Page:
Wrongful death in Omaha NE occurs when someone dies because of the negligence, recklessness or inaction of another person. In most cases, this is a criminal case and the person who caused the death is liable to pay compensation to the victim’s family. In some circumstances, the state will establish a “wrongful death statute” that requires that the defendant be punished for the death. In most states, this means that the jury must determine beyond a reasonable doubt that the defendant was aware of the hazard he/she created and did nothing to prevent it. If the jury comes to a conclusion that the defendant in fact knew of the danger, then that person is liable for the wrongful death.
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The causes of death can include road accidents, work-related accidents and medical malpractice. Negligence or lack of knowledge on the part of the defendant can result in a range of different charges, including negligence in treatment, wrongful death, etc. In general, the person who is most likely to receive damages for his/her wrongful death will be the surviving spouse, children or dependents. The courts have the discretion to impose a number of different monetary damages, which are meant to assist the surviving members of a family in covering costs and funeral expenses. The maximum monetary damages that can be awarded are usually limited by the court.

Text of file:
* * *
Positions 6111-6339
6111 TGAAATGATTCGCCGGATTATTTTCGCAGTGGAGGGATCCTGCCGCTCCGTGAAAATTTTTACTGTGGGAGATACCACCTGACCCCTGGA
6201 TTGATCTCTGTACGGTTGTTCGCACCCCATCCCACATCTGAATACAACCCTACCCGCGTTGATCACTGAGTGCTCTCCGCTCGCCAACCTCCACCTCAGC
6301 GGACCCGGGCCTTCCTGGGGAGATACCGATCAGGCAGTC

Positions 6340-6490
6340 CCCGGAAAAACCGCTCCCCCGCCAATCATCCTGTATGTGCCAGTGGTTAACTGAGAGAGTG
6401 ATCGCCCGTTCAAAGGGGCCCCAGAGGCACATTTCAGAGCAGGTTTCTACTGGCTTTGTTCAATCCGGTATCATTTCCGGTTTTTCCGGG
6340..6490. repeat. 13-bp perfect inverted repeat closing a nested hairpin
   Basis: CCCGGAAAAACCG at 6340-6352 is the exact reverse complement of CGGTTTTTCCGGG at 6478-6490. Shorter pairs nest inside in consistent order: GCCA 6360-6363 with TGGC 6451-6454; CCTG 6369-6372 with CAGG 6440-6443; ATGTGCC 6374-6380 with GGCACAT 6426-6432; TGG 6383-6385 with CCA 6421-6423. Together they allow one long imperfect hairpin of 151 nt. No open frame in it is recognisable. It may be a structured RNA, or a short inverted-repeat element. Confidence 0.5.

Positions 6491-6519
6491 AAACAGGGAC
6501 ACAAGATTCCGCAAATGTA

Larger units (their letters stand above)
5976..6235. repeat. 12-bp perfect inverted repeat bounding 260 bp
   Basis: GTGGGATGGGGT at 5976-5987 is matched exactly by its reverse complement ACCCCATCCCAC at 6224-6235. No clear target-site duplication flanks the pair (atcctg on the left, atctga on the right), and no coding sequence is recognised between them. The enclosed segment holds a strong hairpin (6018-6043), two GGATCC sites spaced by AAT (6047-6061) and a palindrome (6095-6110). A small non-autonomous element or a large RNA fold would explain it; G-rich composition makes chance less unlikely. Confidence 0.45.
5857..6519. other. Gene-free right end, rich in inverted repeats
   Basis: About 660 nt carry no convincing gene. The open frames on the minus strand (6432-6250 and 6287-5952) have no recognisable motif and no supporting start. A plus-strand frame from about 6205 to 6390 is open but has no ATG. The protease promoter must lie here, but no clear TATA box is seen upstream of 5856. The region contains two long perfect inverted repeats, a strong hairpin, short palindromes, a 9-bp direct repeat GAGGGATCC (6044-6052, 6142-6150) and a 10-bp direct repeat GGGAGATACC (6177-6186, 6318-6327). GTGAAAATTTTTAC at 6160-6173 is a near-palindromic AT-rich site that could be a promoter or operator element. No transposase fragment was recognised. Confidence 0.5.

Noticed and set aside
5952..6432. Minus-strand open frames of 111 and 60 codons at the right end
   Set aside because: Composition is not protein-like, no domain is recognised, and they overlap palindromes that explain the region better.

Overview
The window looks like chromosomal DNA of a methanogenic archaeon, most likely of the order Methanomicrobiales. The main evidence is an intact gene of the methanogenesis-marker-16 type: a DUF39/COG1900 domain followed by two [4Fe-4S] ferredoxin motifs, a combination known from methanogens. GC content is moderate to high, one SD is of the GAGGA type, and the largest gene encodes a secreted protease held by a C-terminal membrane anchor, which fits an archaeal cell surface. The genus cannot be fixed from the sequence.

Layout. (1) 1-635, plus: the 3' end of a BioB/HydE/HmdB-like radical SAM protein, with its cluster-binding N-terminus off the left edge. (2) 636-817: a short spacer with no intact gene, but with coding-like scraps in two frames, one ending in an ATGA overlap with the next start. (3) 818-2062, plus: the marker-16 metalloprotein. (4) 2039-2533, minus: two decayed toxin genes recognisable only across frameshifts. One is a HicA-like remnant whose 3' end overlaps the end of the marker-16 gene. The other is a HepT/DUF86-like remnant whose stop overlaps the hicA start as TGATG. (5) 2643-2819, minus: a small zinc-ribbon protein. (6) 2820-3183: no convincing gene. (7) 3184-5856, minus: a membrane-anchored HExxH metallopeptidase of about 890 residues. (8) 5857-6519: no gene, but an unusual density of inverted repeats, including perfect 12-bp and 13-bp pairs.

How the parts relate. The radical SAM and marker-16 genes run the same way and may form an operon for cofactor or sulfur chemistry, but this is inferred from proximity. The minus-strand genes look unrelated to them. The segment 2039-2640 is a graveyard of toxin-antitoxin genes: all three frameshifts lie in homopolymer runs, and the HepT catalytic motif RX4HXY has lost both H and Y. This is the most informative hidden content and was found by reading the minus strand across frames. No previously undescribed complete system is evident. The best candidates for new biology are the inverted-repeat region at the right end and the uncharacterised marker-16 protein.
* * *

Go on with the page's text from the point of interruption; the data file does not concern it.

In the state of Nebraska, the surviving spouse, children or dependent children of the deceased have the strongest interest in recovering damages for the death. However, in the state of Arizona, whether the wrongful death occurred in the state or out of it depends upon the circumstances of the case. This means that in some circumstances the state may award damages even outside the statute of limitations. The surviving spouse, children or dependent children of the deceased do not have an interest in recovering damages for the death, unless they can show that their father/mother died in a wrongful death case.